Turns out, tiny houses aren’t so simple after all.

Just ask Jim Greer, who officially launches Clayton Homes’ entry into the tiny house market today with a model home trucked from Alabama to Omaha and displayed for Berkshire Hathaway shareholders at the CenturyLink Center through Saturday.

“We’re really trying to do it the right way and alleviate the concerns some people may have about safety and planning commissions and zoning codes that are out there,” Greer said. He is brand manager for the “Designer Series Tiny Home” by Clayton, a division of Berkshire.

On cable TV shows, young people build their own little houses, hook them up to trucks and plant them in scenic surroundings to start lives of minimal impact and arm’s-reach convenience.

In contrast, Clayton has been working more than two years to design prototypes, create manufacturing processes and build examples that will satisfy ordinances, neighborhood covenants and other requirements while appealing to the emerging market of tiny house owners.

The result is the “Low Country” model displayed at the shareholders’ meeting, ready to be attached to a foundation, connected to utilities, occupied and, yes, taxed as a permanent residence.

The “tiny” price: $109,000 for Berkshire shareholders, including installation.

“That’s been a learning experience,” Greer said. “It is still early for us. We are currently in the process of getting state and local approval to build these homes.

“Some of that is really out of our control. We put in an application, and we’re kind of at the mercy of states, to a certain degree, waiting for those approvals to come back. It’s kind of a waiting game.”

Sales so far: zero, although Clayton said it has approvals to start selling the houses this month in Nebraska, Alabama, Louisiana, Kansas, Mississippi and Tennessee. More states, mostly in the South, will follow this summer.

Jay Davis, Omaha’s city superintendent of permits and inspections, said he is looking into the rules that would govern tiny houses, even though nobody has submitted plans for installing one in the city.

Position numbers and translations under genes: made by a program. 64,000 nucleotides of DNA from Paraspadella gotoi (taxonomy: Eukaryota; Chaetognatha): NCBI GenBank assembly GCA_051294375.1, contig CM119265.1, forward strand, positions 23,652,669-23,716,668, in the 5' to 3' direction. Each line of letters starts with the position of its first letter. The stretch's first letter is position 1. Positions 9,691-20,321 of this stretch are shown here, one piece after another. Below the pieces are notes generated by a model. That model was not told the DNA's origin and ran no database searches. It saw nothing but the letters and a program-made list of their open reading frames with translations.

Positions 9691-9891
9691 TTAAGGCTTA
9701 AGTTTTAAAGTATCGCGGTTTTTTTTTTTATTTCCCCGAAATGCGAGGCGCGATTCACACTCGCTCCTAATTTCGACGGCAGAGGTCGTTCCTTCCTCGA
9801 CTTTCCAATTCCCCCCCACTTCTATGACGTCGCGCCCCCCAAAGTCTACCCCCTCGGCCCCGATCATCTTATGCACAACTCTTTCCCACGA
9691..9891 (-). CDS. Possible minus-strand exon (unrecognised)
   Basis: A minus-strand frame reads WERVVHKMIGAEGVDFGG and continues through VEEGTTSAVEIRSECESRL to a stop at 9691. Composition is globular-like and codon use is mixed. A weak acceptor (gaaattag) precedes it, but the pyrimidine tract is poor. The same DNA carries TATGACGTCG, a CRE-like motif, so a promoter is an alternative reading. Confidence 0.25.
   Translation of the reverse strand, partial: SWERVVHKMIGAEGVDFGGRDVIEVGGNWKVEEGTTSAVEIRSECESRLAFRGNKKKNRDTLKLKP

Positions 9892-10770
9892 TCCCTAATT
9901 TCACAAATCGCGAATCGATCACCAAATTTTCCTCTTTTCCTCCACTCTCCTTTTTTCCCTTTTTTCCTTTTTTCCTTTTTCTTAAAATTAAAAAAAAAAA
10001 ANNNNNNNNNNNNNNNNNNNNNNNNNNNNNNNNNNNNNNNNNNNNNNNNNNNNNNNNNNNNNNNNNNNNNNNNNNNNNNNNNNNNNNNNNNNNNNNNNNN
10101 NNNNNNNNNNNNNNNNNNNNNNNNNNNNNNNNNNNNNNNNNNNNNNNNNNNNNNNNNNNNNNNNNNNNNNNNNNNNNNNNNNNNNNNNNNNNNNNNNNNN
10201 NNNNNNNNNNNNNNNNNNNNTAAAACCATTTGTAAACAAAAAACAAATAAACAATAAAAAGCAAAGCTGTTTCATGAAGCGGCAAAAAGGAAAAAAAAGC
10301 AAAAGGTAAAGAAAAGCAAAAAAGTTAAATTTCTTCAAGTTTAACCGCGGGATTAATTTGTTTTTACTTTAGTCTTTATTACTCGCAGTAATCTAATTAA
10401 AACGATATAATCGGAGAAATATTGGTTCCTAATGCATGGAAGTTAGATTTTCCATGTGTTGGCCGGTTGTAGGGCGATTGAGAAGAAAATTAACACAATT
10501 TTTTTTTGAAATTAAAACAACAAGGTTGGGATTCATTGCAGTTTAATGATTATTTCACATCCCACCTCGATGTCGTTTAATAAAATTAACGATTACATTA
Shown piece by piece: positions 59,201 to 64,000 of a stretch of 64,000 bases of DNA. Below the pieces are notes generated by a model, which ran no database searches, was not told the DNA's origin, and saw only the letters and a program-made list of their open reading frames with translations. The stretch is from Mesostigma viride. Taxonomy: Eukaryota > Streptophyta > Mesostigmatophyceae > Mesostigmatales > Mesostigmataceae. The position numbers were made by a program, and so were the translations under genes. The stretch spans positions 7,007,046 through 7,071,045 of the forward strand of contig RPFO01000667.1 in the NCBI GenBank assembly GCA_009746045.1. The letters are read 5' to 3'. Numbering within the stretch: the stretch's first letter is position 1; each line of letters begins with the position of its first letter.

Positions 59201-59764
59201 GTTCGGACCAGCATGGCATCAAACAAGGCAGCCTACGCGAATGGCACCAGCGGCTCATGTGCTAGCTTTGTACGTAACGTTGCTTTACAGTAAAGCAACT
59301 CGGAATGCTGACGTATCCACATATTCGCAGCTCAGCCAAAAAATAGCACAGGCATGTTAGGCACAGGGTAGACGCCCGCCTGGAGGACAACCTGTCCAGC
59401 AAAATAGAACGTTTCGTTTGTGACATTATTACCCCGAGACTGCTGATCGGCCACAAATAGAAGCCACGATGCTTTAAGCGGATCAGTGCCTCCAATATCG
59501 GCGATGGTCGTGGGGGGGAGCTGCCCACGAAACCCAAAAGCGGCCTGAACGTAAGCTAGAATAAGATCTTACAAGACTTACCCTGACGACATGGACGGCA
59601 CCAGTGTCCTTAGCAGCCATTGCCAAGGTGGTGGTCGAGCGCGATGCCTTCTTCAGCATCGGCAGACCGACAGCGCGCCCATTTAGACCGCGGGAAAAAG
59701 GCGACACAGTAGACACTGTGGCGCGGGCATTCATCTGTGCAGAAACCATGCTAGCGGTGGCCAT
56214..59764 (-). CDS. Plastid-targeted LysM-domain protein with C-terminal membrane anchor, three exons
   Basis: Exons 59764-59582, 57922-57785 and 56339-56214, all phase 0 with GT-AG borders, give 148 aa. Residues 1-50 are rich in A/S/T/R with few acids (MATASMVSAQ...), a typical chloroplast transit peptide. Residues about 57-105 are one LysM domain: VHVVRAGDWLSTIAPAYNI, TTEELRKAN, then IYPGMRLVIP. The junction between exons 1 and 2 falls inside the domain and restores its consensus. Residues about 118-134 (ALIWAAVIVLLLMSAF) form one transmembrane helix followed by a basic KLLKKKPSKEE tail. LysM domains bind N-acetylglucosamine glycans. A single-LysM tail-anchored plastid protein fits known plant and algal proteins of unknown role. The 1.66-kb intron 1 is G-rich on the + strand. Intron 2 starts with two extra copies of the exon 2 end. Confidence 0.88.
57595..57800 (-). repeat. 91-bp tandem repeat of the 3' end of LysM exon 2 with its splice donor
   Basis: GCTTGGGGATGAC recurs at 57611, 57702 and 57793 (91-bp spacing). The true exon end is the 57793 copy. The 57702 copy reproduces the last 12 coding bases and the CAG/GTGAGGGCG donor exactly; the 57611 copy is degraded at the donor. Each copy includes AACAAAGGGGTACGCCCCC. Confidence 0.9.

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Clayton Homes is starting a new Tiny Homes collection, with the Low Country 464-foot floorplan on display at Berkshire Hathaway's Annual Shareholder meeting at the CenturyLink Center Omaha.

Housing units that are manufactured off-site are subject to State of Nebraska rules that govern, among other things, recreational vehicles, Davis said, because some of them come with frames and wheels. Tiny houses manufactured off-site apparently fall under those rules.

Houses of any size have to meet standards for plumbing, electrical and heating systems and for construction and design, which are aimed at safety and quality, he said.

“The problem is, the code right now isn’t very clear on this,” Davis said.

Clayton’s 464-square-foot Low Country house — about one-third the size of the average three-bedroom house — was designed by Alabama architect Jeffrey Dungan to echo a Southern “shotgun” cottage, so-named because its rooms line up in a straight shot, from front to back.

Clayton’s other tiny house design is the 450-square-foot Saltbox, patterned after colonial-period homes.

Built at a specially designed facility in Addison, Alabama, the Low Country features quartz countertops, subway tiling in the bathroom, cedar shake roofing, shiplap siding, hardwood floors and argon-insulated windows.

“It’s high-end, as far as those things go,” Greer said.

Clayton’s tiny houses are aimed at people seeking a minimalist lifestyle and freedom from debt, he said, as well as those interested in guest residences, second homes or downsized housing for older people.

Tiny house sales will be a small part of Clayton’s business even if sales spread nationwide. Clayton, based in Maryville, Tennessee, built more than 41,000 homes last year.

Greer said the tiny houses fit within Clayton’s vision of selling affordable homes. A second, regular-sized house displayed at the Berkshire meeting, called New Class, has a garage and a front porch and is priced at $129,000.

(In his annual newspaper-tossing ritual before Saturday’s meeting, Berkshire Chairman and CEO Warren Buffett will aim at the bigger house’s 8x18-foot front porch, not at the tiny house’s 8x12-foot porch.)

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The 464-foot home, left, sits next to the 1,625-foot home on the display floor.

Greer said plopping a tiny house into a traditional neighborhood may not work, but some communities are developing neighborhoods of tiny houses that follow local housing rules.

“Folks are looking at living a different lifestyle, a smaller footprint,” he said.

The Omaha World-Herald is owned by Berkshire Hathaway Inc.

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